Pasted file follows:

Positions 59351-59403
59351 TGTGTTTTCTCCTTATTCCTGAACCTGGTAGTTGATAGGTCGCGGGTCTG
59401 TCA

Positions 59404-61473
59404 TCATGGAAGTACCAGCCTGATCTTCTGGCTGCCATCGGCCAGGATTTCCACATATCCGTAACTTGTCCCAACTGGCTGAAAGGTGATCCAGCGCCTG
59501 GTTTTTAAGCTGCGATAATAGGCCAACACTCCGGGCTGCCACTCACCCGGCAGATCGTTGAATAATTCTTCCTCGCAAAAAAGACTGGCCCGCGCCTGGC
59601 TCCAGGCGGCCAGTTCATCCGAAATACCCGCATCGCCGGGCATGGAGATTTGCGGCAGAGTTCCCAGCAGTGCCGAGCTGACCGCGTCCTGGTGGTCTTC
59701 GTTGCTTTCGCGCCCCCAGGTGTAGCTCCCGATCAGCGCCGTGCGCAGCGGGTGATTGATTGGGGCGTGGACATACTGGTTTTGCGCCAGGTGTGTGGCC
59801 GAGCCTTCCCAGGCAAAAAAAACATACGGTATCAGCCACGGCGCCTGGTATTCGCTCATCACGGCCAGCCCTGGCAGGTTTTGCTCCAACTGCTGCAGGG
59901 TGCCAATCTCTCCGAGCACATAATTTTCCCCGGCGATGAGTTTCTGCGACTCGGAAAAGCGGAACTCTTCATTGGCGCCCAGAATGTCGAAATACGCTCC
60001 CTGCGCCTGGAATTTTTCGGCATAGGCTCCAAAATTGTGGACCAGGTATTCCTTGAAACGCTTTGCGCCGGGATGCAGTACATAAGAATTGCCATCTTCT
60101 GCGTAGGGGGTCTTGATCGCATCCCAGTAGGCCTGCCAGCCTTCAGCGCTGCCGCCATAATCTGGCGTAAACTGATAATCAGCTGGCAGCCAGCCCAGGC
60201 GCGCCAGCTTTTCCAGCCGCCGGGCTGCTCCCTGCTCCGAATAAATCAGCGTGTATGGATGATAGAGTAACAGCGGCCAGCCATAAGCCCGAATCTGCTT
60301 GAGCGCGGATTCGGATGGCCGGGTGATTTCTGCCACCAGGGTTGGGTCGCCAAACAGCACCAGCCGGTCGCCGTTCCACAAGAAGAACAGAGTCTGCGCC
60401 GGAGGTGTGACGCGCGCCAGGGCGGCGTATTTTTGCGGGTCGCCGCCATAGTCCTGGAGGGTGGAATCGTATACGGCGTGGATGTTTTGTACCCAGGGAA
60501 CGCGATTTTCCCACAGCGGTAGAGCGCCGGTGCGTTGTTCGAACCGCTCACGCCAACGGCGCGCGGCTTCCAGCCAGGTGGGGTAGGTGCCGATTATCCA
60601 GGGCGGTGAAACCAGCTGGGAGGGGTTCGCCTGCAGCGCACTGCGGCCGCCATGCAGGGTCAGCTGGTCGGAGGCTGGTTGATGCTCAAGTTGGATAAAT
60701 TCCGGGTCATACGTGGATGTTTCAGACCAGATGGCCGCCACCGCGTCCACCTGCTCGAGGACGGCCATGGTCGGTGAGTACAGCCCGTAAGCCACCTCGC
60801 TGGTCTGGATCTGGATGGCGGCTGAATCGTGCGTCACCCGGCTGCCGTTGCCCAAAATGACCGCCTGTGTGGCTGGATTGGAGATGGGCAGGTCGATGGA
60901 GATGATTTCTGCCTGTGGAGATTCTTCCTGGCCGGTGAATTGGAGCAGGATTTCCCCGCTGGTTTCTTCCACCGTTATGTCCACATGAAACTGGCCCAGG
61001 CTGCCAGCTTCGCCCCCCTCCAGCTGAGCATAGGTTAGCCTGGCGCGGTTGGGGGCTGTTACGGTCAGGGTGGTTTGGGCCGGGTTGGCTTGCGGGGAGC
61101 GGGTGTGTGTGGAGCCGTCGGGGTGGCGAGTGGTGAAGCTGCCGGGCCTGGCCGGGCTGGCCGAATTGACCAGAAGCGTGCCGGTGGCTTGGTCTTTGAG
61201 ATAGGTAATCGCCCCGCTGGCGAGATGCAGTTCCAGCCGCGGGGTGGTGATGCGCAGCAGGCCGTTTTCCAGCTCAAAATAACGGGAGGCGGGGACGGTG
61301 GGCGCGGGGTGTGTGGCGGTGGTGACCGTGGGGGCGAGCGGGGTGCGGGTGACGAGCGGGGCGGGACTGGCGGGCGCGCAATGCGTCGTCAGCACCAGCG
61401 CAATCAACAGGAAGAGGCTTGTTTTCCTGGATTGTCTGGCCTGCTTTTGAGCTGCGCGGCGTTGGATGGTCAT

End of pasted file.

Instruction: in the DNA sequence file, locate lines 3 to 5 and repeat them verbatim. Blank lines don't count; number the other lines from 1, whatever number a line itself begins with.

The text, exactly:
59401 TCA

Positions 59404-61473
59404 TCATGGAAGTACCAGCCTGATCTTCTGGCTGCCATCGGCCAGGATTTCCACATATCCGTAACTTGTCCCAACTGGCTGAAAGGTGATCCAGCGCCTG